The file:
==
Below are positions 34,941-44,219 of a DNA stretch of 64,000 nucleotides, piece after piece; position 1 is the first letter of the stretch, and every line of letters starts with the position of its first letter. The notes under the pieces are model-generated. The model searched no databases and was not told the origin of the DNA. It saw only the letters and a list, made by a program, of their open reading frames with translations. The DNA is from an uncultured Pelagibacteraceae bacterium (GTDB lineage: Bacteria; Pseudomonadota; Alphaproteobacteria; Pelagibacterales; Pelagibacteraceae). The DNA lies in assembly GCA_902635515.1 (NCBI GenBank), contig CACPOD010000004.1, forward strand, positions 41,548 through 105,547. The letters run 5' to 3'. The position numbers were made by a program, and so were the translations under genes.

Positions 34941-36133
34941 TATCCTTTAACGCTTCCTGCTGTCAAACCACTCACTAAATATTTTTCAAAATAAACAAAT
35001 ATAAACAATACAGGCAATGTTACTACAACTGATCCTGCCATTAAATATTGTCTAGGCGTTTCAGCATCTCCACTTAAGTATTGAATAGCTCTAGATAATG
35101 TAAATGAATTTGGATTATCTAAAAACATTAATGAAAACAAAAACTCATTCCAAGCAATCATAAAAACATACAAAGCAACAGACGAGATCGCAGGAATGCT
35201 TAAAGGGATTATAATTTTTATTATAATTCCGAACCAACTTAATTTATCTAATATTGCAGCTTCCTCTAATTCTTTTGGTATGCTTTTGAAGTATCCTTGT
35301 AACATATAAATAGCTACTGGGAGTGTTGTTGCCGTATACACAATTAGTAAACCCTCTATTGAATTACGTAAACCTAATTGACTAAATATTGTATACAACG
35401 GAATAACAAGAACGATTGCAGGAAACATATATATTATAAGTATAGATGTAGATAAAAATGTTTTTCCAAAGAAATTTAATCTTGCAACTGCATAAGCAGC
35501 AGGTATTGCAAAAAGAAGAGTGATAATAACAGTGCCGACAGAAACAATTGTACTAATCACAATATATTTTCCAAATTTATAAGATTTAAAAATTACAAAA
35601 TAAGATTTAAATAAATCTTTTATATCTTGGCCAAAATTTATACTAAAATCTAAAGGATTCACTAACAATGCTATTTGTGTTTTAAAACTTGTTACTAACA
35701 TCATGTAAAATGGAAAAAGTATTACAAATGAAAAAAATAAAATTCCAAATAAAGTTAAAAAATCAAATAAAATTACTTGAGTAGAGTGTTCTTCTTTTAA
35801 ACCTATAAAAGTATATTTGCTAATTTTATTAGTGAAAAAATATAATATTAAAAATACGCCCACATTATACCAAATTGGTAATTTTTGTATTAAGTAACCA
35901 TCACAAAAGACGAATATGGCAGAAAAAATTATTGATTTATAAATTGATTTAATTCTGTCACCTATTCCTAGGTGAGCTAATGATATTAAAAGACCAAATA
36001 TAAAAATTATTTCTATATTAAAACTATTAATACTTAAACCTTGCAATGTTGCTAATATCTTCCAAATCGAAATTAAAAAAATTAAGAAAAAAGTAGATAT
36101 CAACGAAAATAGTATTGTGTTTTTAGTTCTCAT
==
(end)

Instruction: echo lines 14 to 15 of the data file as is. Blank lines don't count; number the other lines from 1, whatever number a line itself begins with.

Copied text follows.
36001 TAAAAATTATTTCTATATTAAAACTATTAATACTTAAACCTTGCAATGTTGCTAATATCTTCCAAATCGAAATTAAAAAAATTAAGAAAAAAGTAGATAT
36101 CAACGAAAATAGTATTGTGTTTTTAGTTCTCAT